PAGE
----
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The Key to Success: Learning from Failures

The Key to Success: Learning from Failures

Titanic, Challenger, Columbia, NASA, BP, Toyota, crisis, disaster, research, University of Portsmouth, failure

What’s common to NASA’s Challenger and Columbia disasters, Toyota’s recall crisis in 2010 and the sinking of the Titanic? All of them could have been avoided if the companies had learnt from previous failures, according to new research published in Elsevier’s journal Safety Science.

Researchers at the University of Portsmouth, in the UK, have studied a series of reported disasters to answer some key questions about the performance of companies and institutions: “Why do failures happen? Are organizations really learning from failures? And in the context of a failure, how is learning realized?”

Analyzing some incidents occurred among companies such as NASA, BP and Toyota, the authors of the study have concluded that these disasters are caused by an “inflated degree of confidence”, and that “organizations learn more effectively from failures than from successes.”

“A lack of failure can lead to over-confidence and ‘blindness’ to the possibility of problems,” said Prof Ashraf Labib, co-author of the study. “Some managers and organizations see their role as akin to re-arranging the deckchairs on the Titanic, but disasters, when you study them, are often built on futile exercises that don’t help avoid problems.”

The study presents 10 generic lessons that “can help organizations, and managers, to understand reasons for failures.” These lessons are:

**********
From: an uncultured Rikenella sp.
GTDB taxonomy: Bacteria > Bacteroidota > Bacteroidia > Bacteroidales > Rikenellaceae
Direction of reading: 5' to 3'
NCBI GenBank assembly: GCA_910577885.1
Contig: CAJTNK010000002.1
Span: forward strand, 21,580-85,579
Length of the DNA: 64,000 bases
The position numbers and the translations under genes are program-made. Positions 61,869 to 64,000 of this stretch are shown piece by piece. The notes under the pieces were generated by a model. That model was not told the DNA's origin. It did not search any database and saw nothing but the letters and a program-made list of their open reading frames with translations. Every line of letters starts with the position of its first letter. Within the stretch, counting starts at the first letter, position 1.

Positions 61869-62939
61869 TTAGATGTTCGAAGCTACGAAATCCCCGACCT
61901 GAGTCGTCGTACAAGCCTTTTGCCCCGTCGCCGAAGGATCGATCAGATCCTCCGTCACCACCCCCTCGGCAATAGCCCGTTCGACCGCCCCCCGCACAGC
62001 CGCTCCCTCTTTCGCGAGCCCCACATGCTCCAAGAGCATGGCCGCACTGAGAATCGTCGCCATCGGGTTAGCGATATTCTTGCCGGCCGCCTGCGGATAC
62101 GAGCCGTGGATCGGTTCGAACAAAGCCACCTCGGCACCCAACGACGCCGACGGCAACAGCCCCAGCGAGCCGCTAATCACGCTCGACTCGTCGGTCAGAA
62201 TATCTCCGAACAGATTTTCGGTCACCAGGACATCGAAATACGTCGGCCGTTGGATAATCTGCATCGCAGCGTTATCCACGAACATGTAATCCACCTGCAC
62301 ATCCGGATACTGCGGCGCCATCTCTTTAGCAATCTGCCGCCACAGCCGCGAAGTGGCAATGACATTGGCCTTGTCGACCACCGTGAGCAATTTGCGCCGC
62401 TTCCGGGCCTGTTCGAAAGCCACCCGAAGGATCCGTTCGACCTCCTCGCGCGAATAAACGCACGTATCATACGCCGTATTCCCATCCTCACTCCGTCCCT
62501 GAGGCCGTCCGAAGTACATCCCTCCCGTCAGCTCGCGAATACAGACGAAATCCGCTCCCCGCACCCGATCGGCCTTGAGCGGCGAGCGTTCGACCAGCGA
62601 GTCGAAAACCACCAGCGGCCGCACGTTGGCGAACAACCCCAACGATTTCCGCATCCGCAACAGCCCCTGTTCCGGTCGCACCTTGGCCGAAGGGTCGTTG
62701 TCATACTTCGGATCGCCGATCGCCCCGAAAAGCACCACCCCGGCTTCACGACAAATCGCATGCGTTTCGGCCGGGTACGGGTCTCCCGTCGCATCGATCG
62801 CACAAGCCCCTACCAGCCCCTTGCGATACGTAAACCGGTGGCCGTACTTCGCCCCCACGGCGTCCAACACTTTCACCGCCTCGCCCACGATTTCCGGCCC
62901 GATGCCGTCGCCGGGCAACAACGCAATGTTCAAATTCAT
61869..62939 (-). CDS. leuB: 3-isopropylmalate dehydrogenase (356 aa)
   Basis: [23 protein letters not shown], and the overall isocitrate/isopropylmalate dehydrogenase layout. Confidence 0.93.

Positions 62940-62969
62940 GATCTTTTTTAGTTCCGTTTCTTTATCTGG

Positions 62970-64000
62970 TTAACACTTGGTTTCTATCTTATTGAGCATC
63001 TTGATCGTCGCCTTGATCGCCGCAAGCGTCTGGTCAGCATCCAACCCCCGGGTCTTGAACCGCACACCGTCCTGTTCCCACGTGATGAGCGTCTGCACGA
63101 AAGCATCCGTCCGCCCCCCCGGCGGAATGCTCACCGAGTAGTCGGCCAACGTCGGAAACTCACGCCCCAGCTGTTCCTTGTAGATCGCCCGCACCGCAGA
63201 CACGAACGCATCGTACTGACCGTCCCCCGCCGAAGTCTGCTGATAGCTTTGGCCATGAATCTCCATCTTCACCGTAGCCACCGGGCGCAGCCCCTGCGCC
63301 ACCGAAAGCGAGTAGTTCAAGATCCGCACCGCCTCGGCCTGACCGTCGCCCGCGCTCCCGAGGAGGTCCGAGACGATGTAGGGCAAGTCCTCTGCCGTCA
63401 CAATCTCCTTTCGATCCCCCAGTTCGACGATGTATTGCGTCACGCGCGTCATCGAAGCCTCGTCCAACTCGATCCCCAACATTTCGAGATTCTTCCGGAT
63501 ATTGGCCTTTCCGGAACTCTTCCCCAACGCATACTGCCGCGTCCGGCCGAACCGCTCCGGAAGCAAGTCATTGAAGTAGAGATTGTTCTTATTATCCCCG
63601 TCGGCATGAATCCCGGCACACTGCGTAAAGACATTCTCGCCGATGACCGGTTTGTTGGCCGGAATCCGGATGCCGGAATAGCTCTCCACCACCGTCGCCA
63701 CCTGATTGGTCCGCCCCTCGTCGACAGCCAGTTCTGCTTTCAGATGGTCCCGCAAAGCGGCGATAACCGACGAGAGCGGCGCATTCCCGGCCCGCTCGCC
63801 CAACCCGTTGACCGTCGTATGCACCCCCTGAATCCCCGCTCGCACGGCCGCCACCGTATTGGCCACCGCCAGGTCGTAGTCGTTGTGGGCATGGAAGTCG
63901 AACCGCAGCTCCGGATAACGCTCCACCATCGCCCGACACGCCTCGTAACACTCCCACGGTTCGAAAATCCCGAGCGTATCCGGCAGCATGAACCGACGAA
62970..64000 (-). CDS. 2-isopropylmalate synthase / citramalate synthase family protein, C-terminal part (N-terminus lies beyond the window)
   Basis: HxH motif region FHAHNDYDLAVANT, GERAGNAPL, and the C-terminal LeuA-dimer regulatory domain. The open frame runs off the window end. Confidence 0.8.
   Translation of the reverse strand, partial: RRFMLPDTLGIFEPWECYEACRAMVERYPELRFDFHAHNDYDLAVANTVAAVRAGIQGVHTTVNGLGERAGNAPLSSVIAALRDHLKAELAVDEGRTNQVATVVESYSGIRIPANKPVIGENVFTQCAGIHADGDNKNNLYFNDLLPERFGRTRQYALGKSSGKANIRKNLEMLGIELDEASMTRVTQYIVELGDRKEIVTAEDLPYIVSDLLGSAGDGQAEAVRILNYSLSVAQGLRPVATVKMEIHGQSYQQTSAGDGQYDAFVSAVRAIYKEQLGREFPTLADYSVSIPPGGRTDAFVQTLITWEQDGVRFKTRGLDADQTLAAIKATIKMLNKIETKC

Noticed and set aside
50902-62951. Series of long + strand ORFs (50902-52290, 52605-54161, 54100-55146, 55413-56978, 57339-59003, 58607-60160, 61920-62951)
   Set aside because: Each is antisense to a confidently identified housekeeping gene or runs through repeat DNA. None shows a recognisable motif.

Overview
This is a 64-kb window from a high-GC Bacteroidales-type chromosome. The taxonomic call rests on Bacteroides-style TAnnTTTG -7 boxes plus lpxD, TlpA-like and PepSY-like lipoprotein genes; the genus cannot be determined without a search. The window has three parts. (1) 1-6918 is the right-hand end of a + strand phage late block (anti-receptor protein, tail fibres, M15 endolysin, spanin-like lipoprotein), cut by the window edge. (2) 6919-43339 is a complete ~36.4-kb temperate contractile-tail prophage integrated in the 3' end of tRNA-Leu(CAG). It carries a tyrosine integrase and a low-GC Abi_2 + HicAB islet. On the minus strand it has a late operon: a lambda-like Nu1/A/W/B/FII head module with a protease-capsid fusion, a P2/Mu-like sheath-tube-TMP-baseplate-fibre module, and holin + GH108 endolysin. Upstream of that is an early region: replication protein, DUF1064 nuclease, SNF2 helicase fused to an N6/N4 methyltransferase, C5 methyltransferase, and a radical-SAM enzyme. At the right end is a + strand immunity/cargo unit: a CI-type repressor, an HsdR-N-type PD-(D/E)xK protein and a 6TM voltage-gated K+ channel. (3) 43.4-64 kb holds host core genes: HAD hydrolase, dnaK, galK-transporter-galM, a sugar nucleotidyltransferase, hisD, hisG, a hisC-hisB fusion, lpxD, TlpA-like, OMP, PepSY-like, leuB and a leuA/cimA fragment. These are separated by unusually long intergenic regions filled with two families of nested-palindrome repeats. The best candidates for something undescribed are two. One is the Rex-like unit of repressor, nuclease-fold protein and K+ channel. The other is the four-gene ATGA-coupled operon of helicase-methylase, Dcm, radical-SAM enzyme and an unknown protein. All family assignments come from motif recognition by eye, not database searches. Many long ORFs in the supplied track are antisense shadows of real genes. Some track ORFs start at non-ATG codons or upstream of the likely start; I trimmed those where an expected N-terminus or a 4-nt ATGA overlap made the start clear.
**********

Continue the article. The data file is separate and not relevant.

• Too much belief in previous successes
  • Coping with growth
  • Misconception of fashionable paradigms (“Misconception of paradigms has always been a dangerous affair. Organizations, in an attempt to identify and minimise waste, might cross the line and end up unknowingly sacrificing safety”)
  • Legislations
  • The “I operate, You fix” attitude (Refers to the belief that “maintenance is the responsibility of the maintenance department and operators should deal only with the operation of their own machines”)
  • No news is good news (“Implies a passive attitude towards performing any prevention activity, a wait-and-see situation”)
  • Bad news bad person (“Someone who brings bad news about the malfunction, or even the expectation of it, is considered an under-performer”)
  • Everyone’s own machine is the highest priority to him (“The lack of a systematic and consistent approach to setting priorities tends to be an important feature when dealing with a disaster”)
  • Solving a crisis is a forgotten experience
  • Skill levels dilemma (“In the maintenance function, the designer of the machine is not usually the one who fixes it, and surprisingly, might not even have the ability to do so. In a crisis, the issue of skill levels needed is a major dilemma”)

In order to learn more about these tools and the author’s conclusions, check the paper at the link provided below.

Source: Belfast Telegraph, ScienceDirect-Safety Science

Photo: Wikimedia Commons

Labib, A., & Read, M. (2013). Not just rearranging the deckchairs on the Titanic: Learning from failures through Risk and Reliability Analysis Safety Science, 51 (1), 397-413 DOI: 10.1016/j.ssci.2012.08.014

Jaime Menchén

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